So, I’m going to caveat this with it’s the most disruptive and actually useful. And I don’t mean to sound totally contrarian, but there is disruptive, and then there is disruptive and “We’ve found a way to actually use it for research.” And that is the online communities. I think the fact that we now have in the past few years taken more advantage of the fact that people have an online presence. They are comfortable in forums, talking to each other online, talking to complete strangers online. I think being able to leverage that has allowed us to get a lot closer to doing a qualitative research at scale. It also has modified some of how we can serve up some of our quantitative information, right? So now instead of just having to have someone come into a focus group area, focus group building, or a conference room to show them a particular idea, now you can actually serve that up online. They can have a real-time reaction to it. I saw one company Greenberg a couple of years ago. They did this super fascinating thing by combining focus groups with a digital presence. So what they did is they had two sets of people, and they had what they called their experienced IT professionals and then they had their younger IT professionals, so more experienced and less experience. And what they did is they had, for example, the first group that they had in the focus room was going to be the more experienced IT professionals. Well, while that focus group was running, they actually had the younger IT pros online watching that focus group, and so it was like you were doing a double focus group where they were reacting in real time, the younger IT pros, we’re reacting in real time to what they were seeing and hearing from their peers who are more experienced. And then they swapped that. And just the fact that using that technology and that’s an extension of that online community, I think that is just, it’s so powerful and it’s so amazing. And I think what’s so amazing is that it works, and it’s actually opening ideas and doors for us to get richer content, faster content, and be able to reach more people at one time and at a global scale instead of just these tiny regional scales. There’s more disruptive stuff out there, but as far as disruptive and something that we have actually been able to take into our suite of tools and use well I would have to say that online communities piece. 

[06:33]

That’s so interesting. The focus group on a focus group, it’s beautifully meta because I’m thinking about like… I’m going to pick on Remesh. I don’t know if you’ve heard of the technology, but in full disclosure, I’ve done some consulting for them. They fit in this qualitative, quantitative space because basically it’s qualitative at scale, which is something we’re seeing more and more, whether it’s video chat or whatever. And their use case, they don’t have the yellow taxi. Uber is my favorite to example because it’s so obvious. There’s billions of dollars or whatever that are spent in the taxi space or were historically and for Uber as they introduced their product, it was just a transference of those dollars, right? So there was no new dollar that was being created and it was the same experience or outcome for the consumer, whereas most market research technology companies are delivering a different or augmented solution. And that’s as opposed to a transference of, “OK, I don’t have to do a survey. I can do this, right? I don’t have to do a telephone survey. I could do an online survey. It’s the same outcome.” It’s all augmented onto the budget. It’s like bolt on to the budget. This is an interesting concept because what you’re describing is a real clear use case inside of an existing focus group, which is not going to be displaced, at least not anytime soon. Most people aren’t going to say, “Oh, I’m not going to do the focus group.” The reason they want the focus group is that bio-rhythms or comfortability or what have you. Right. But what this layers on top of it in a chat context or in whatever platform you decided to use, it enables this mixed modal experience where you could have a productive conversation and really understand the impact of what the lens that you’re hearing (bad metaphor), but viewing the focus group and then interacting with the peer groups and ultimately the stakeholders inside of the company.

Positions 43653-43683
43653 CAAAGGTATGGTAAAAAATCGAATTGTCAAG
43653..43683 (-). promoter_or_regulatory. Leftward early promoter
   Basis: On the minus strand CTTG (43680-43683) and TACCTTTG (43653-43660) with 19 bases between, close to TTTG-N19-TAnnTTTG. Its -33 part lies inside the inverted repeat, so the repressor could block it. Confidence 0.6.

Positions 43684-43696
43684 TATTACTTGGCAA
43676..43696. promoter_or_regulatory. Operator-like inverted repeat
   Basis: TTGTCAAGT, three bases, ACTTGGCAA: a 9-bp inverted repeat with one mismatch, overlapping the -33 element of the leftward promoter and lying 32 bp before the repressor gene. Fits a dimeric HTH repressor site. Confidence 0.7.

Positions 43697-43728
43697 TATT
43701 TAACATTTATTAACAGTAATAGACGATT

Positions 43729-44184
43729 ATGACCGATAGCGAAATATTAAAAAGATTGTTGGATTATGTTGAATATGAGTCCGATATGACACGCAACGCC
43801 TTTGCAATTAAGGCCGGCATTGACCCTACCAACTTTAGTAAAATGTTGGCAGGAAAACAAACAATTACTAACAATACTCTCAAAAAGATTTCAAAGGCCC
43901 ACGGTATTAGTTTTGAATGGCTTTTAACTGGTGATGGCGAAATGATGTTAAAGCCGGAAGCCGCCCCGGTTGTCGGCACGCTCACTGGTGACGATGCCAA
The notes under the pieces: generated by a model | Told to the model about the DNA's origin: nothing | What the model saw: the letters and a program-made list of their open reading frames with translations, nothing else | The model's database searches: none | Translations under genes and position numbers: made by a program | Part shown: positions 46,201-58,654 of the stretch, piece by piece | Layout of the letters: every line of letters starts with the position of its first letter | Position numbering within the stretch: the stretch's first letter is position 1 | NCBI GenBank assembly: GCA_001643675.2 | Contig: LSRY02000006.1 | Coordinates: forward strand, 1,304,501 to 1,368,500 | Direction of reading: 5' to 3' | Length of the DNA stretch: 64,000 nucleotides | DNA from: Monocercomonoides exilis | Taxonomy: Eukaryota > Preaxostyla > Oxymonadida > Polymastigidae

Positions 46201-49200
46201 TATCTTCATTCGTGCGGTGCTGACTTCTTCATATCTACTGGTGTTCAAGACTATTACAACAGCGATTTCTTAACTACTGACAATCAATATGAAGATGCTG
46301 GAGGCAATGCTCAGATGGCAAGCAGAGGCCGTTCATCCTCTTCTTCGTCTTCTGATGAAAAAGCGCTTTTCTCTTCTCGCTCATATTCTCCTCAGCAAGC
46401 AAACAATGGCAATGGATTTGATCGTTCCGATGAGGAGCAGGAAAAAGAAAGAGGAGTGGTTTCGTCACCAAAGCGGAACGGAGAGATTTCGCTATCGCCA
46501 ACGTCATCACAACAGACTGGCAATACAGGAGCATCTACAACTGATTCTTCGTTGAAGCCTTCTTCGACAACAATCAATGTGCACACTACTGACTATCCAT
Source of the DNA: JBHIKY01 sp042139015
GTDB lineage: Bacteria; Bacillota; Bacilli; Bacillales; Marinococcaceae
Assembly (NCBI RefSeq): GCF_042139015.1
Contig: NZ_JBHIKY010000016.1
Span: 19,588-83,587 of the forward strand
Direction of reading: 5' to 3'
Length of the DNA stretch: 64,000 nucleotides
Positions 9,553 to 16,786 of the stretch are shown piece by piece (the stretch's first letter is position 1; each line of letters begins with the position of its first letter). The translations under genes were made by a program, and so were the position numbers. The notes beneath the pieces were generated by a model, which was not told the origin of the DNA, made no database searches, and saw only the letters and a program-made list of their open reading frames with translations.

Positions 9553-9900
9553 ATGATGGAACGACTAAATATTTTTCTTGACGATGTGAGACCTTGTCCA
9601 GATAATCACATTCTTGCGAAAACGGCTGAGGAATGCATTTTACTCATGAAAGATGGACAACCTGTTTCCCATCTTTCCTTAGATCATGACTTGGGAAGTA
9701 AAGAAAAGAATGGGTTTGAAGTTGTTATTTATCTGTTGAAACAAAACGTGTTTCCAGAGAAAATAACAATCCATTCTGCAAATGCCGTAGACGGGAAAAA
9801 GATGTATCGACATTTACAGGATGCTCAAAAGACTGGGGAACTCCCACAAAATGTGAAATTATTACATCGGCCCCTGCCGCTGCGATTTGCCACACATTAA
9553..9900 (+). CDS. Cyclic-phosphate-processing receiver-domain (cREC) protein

[08:39]

Yes, and the output has been so incredibly powerful. Greenberg did this as a way of exploring the difference between the millennial IT pro and the non-millennial IT pro. And I will tell you that the information that they walked away with… You know you have heard about, “Oh, they’re more likely to use Amazon” and some of those general things, but the fact that they were able to get that as an on-the-spot-reaction to them listening to their peers and actually show how different their worlds are and the way that they approach things, it actually created this link between the two because you could see this, “Oh, so that’s where I’m going to end up” as they’re watching their more experienced peers and there’s this whole like, “Well, we’re here because we want to be solving problems and we want to break stuff and fix it and just be there to be involved with all this new technology whereas their more experienced peers, they’re like, “Yeah, seen it, done it. We’re just trying to keep the lights on.” But the story that came out of that, I think because of the fact that you were able to get such a quick gut response from both groups to how the other group was responding to the same questions, I think landed that message so much better, so incredibly beautifully well and it provided so much more weight to a lot of the information that had already been circulating. But there’s something about that qualitative, hearing it from a person, seeing a reaction in real time that just ends up landing so much better.